James Franco has given Kristen Stewart his stamp of approval.
The 34-year-old actor shared his movie review of Stewart's new film, Snow White and the Huntsman, with Huffington Post -- praising the Twilight actress' work. Franco compared Stewart's character of Snow White to her real life beauty and rise to stardom.
"Some might argue that Stewart -- or any young upstart buoyed by the surge of a successful franchise, album, or Internet meme -- is just as unjustly charmed. Some could say she had a lucky break when she was cast in Twilight and then rose to international stardom based less on her own skills than on the success of the project," he wrote about the 22-year-old actress. "But, whereas Snow White would more than likely be inarticulate, diseased and frail after being confined in a tower for 10 years, Kristen Stewart landed Twilight after years of working with some of the best directors in the business (David Fincher, Sean Penn). She actually does deserve the crown."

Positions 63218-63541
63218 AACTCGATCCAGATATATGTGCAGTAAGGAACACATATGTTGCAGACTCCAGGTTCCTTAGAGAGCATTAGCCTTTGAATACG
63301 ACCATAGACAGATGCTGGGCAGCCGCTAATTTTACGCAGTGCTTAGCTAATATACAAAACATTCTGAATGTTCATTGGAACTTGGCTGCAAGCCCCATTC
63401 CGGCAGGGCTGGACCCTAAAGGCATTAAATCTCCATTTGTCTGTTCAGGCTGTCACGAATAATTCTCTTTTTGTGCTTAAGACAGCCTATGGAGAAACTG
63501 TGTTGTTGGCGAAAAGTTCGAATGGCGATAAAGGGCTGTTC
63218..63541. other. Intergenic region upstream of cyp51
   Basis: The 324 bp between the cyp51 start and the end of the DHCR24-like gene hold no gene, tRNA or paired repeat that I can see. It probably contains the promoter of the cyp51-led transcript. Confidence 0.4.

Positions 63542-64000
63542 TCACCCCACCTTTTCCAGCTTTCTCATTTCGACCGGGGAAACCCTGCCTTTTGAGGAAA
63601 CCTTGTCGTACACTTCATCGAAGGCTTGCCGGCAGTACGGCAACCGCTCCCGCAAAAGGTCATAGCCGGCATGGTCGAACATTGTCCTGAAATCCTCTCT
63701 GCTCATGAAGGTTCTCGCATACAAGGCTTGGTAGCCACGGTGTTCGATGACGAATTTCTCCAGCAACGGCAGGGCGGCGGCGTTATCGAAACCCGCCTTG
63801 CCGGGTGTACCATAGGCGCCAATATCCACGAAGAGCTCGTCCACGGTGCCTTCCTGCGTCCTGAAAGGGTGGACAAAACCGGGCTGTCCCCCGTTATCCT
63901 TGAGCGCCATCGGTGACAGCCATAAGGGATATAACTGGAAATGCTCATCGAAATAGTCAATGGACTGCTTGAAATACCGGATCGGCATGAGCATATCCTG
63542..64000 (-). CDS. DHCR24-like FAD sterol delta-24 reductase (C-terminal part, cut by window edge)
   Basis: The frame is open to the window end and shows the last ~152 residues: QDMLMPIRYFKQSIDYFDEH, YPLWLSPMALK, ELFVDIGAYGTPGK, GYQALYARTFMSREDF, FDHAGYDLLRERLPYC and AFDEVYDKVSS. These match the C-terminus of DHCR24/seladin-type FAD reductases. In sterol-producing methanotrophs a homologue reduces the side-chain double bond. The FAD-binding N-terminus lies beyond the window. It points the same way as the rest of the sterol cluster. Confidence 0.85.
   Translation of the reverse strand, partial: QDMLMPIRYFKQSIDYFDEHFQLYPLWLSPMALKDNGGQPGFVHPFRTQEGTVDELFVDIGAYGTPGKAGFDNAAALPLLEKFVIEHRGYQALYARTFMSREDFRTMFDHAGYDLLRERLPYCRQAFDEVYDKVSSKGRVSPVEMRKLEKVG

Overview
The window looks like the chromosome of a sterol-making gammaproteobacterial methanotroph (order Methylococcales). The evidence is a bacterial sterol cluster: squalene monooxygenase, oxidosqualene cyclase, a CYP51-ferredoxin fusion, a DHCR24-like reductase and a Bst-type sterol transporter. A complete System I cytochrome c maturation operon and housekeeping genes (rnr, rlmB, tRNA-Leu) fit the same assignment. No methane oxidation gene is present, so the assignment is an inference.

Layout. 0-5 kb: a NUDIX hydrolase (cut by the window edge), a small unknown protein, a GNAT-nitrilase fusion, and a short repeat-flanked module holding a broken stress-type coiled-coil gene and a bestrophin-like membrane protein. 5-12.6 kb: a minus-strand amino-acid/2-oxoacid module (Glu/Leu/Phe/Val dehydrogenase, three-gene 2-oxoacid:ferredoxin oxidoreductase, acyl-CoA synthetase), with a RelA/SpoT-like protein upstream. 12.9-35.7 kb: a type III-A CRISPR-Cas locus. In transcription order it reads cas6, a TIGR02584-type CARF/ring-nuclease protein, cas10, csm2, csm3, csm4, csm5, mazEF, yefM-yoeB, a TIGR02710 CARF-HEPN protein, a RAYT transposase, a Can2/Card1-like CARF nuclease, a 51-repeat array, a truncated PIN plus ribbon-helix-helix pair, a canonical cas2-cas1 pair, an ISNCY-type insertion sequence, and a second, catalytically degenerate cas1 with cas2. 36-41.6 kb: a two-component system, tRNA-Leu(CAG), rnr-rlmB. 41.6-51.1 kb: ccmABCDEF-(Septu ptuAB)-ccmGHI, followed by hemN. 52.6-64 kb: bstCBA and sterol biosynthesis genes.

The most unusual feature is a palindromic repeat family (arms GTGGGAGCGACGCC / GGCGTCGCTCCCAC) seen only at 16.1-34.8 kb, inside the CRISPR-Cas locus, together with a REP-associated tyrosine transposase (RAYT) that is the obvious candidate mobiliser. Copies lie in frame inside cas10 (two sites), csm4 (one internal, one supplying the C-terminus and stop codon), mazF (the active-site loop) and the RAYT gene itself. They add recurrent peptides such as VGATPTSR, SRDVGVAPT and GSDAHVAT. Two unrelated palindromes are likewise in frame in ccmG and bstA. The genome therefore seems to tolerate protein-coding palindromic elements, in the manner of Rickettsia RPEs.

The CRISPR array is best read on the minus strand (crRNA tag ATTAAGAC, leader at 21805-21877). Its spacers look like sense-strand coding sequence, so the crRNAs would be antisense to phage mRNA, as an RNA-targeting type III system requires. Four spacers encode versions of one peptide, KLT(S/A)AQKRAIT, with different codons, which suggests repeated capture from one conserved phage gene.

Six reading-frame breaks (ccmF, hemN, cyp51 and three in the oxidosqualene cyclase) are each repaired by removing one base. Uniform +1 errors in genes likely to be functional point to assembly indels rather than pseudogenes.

And he didn't stop there!
"To me, then, the images of Snow White as a leader of immense strength, charging on horseback across the beach at the head of an army, has less to do with her character and more to do with the actress who plays her," he explained of her role in the blockbuster hit alongside Charlize Theron. "Stewart has braved more scrutiny of her private life than most presidents. She has taken big career risks by doing films like Welcome to the Rileys, The Runaways and On the Road (nudity, I hear). She has worked her ass off. Whatever Snow White may be, Kristen is a warrior queen. Give her the crown."
The only criticism? Franco wanted romance between Stewart and her Huntsman Chris Hemsworth. However, he said, "If Stewart and Hemsworth don't entirely pull off the romance of the year, it's the fault not of their acting as much as the script's structure.
"And if their previous incarnations are trailing them," Franco added about Stewart's association with Twilight's Bella and Hemsworth's past role as Thor, "that has less to do with their performances than with the overwhelmingly large place their previous roles occupy in our present culture."